The patients who end up at St. Xenia hospital are the poorest of the poor _ older Russians who have the least and need the most.
On Tuesday, a group of St. Petersburg, Fla., residents helped meet that need when they delivered to the struggling hospital 130 pounds of medical supplies and $5,660 to help buy more medicine.
The patients, staff and directors of the 43-bed church-run hospital were heartened by the donations. And no wonder. In Russia, medicine is scarce and when it can be found it is of questionable quality.
"I would like to thank all the people in America, and especially in St. Petersburg, Florida," said Alexander A. Mazunov, the hospital's chief physician. "We will try to create better conditions in our hospital with your help."
The supplies and money were collected by Crusade of Compassion, a group of St. Petersburg, Fla., churches, and several hospitals and individuals. Included in the effort were First Presbyterian Church, Macedonia Free Will Baptist Church, Bayfront Medical Center, St. Anthony's Hospital and All Children's Hospital.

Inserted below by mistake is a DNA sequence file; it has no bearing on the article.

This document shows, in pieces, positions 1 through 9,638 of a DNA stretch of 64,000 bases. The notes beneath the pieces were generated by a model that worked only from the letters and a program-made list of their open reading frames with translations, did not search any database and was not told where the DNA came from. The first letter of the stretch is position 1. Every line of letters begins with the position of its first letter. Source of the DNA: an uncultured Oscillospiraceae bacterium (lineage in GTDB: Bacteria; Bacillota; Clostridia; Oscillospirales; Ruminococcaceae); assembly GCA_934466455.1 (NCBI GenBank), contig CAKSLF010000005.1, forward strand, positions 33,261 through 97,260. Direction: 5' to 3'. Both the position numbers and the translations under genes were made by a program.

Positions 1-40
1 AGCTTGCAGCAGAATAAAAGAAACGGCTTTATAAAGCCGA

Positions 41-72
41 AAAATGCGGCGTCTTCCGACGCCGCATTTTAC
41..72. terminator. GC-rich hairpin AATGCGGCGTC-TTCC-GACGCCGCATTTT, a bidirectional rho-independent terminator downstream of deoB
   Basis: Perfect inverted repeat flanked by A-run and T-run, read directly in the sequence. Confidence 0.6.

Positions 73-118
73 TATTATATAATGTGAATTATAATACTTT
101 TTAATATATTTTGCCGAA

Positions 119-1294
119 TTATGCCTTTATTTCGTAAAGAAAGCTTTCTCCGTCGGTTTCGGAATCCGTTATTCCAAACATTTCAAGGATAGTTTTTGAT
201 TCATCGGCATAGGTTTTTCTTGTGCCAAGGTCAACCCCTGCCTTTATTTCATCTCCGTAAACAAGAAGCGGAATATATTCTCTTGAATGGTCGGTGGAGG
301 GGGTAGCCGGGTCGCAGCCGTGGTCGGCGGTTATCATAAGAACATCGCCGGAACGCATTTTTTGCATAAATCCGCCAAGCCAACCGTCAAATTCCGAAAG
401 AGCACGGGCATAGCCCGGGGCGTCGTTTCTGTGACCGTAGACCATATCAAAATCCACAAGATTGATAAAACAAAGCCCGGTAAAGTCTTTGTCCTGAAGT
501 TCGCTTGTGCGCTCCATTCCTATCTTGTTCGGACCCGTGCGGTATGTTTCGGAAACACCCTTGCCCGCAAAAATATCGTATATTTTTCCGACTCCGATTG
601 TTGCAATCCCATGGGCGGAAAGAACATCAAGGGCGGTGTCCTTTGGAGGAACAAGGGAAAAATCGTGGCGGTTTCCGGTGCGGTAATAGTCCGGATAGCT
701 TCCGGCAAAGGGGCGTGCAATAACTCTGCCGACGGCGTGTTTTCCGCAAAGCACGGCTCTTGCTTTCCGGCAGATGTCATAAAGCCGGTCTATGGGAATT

A group of St. Petersburg residents visiting Russia brought the aid with them, and visited the patients at the hospital. Valentina Raskazovskaya, a lively woman of 75 with long, gray braids, was one of them. During World War II, she said she specialized in radio communications. Most of the rest of her life she held jobs involving manual labor.
Three weeks ago, she was hospitalized at St. Xenia with a skin disease. On Tuesday, she said she was on the verge of going home cured.
"Thank you," she said through an interpreter. "St. Xenia has been a great help to me and now you are helping the hospital. Thank you."
Along with health care, the hospital _ run by the Russian Orthodox Church _ provides for the spiritual needs of those patients who so desire.
The donation from the Florida group will help in alleviating those needs, said Mazunov, the hospital's chief physician.
Editor's note: A delegation from St. Petersburg, Fla., is in Russia this week to attempt to acquire an art exhibit from the Hermitage Museum. The group also is trying to form a twin-city relationship with St. Petersburg, Russia. St. Petersburg Times staff writer Alicia Caldwell is in Russia with the group.